How to disassemble a violin?Instruments: What chemicals, processes, or techniques do Luthiers use to take a violin apart?
From Timothy James Dimacali
I know it sounds horrible, but the reason I'm asking these questions is that I'm interested in making an electric violin by myself and I'm thinking of using the parts from a cheap student violin (I'm going to need at least the scroll, neck, and fingerboard).
I dunno if anyone here remembers, but a while back I mentioned that a friend of mine was building an e-violin. I liked the outcome of his project, but now I'd like to venture into making one myself.
Any help would be greatly appreciated. Thanks.
From Stephen BrivatiGreetings,
Posted on March 1, 2005 at 06:12 AM
hate to be low tech but...
hot water and a brush, a knife and chutzpah.
From James LapihuskaYes, please pass the chutzpah! Most wooden instruments are held together by water-soluable hide glue. But what holds a violinist together?
Posted on March 1, 2005 at 06:26 AM
From Stephen BrivatiPrune juice.
Posted on March 1, 2005 at 06:36 AM
Did you have to ask?
From Nick BleischI think disassembling a violin should be pretty easy. Pasting it back together again seems like the hard part.
Posted on March 1, 2005 at 07:16 AM
From Michael DarntonIf you can not get it all over the varnish, which it will dissolve, use alcohol. Water just makes glue stickier; alcohol dries it completely, so that it becomes brittle and breaks easily. Take an old (antique store old) very thin table knife, find a weak spot, and start prying, while dripping alcohol into the joint.
Posted on March 1, 2005 at 12:42 PM
However, on most old junk violins the parts are junk, too, so the best thing to do would be to start over with new pieces.
From Michael MolnarMichael, doesn't alcohol remove varnish? If so, I imagine he would have to do a major refinishing.
Posted on March 1, 2005 at 08:47 PM
From Jim W. MillerStewmac.com has a violin kit that's 90% done for $150. Might be a good source of parts.
Posted on March 1, 2005 at 08:54 PM
After it's apart what do you do? I'd like to know how you guys are going about it.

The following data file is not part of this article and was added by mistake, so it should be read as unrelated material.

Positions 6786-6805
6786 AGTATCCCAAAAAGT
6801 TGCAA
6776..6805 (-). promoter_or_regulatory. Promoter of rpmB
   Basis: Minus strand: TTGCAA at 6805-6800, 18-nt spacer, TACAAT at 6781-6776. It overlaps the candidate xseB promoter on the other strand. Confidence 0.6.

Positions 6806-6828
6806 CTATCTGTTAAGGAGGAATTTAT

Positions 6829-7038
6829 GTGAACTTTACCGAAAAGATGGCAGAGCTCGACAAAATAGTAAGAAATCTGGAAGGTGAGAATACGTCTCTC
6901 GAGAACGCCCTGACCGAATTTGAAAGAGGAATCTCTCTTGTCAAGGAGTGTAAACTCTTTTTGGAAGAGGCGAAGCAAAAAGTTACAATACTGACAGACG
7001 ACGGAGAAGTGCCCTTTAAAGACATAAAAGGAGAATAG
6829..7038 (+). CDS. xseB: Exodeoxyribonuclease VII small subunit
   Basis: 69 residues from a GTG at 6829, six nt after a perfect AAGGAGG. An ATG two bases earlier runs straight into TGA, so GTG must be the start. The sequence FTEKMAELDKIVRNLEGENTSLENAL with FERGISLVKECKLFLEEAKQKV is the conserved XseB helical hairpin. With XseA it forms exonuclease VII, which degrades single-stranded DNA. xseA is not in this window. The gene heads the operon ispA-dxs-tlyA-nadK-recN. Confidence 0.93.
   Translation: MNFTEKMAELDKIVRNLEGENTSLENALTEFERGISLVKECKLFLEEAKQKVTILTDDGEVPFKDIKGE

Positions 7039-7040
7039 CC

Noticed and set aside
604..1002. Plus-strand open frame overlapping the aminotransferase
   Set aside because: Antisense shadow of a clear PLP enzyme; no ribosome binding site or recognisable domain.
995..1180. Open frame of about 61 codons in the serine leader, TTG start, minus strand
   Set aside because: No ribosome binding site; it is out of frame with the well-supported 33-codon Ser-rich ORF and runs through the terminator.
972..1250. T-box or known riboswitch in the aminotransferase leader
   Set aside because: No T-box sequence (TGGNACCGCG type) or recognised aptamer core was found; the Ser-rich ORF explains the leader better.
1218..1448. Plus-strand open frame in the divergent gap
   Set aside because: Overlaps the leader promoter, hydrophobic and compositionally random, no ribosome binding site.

From Daniel ShihWord of advice to violinists: if your violin is going to get worked on and needs to be taken apart, don't be in the room when the luthier starts going at it.
Posted on March 1, 2005 at 10:59 PM
Oh the horror! The horror!
One time, my violin top became slightly detached from the rest of the violin because I hit the corner of my C-bout with my bow while playing (bad, bad move). I took my violin into see the violin doctor, Michael Darnton, and before I knew it, there was a knife in my fiddle and he was just sawing away. The sound of the glue breaking apart haunts me to this day.
From Michael DarntonYes, alcohol will remove varnish. So don't get it on the varnish: someone who's taking a top off should be at least clever enough to accomplish that. :-)
Posted on March 1, 2005 at 10:01 PM
From Reed BernsteinHyde glue when used properly to glue a top on at half strength will release easily by inserting a sharp, thin blade into a soft spot in the seam. The problem with cheap instruments, and shoddy repairwork is that sometimes tops are glued on full strength, and other times with white or yellow glue, both of which will not release when the knife is inserted. Tops are supposed to be glued on lightly so that when humidity changes and the top expands or contracts the seam will open instead of the top cracking, but as noted that is not always the case. If you are dealing with white glue sometimes vinegar will soften it.
Posted on March 1, 2005 at 11:16 PM
From Timothy James DimacaliWhoa! I didn't expect so many replies to my question! But thanks, y'all!
Posted on March 2, 2005 at 05:32 AM
What I'm planning to do is get rid of the original violin body entirely and replace it with a solid wood body fitted with the appropriate electronics. In short, all I'm really interested in is everything from the neck up; I'm not worried about the varnish.
I agree that watching a luthier at work on a beloved instrument can be gut-wrenching, kind of like being in an operating room: you know it's for the better good, but you can't help feeling queasy anyway.
So does that mean I'm doing the luthier's equivalent of making a Frankenstein Monster? Cool... Can't wait to scream, "It's alive! It's ALIIIIIVVEEE!" (organ music here)
From Jim W. MillerCan you get a stout enough structure using a solid body without adding a lot of weight? If I needed to kill the resonance of a regular body I'd just squirt it full of carpenter's foam :)
Posted on March 2, 2005 at 10:58 AM
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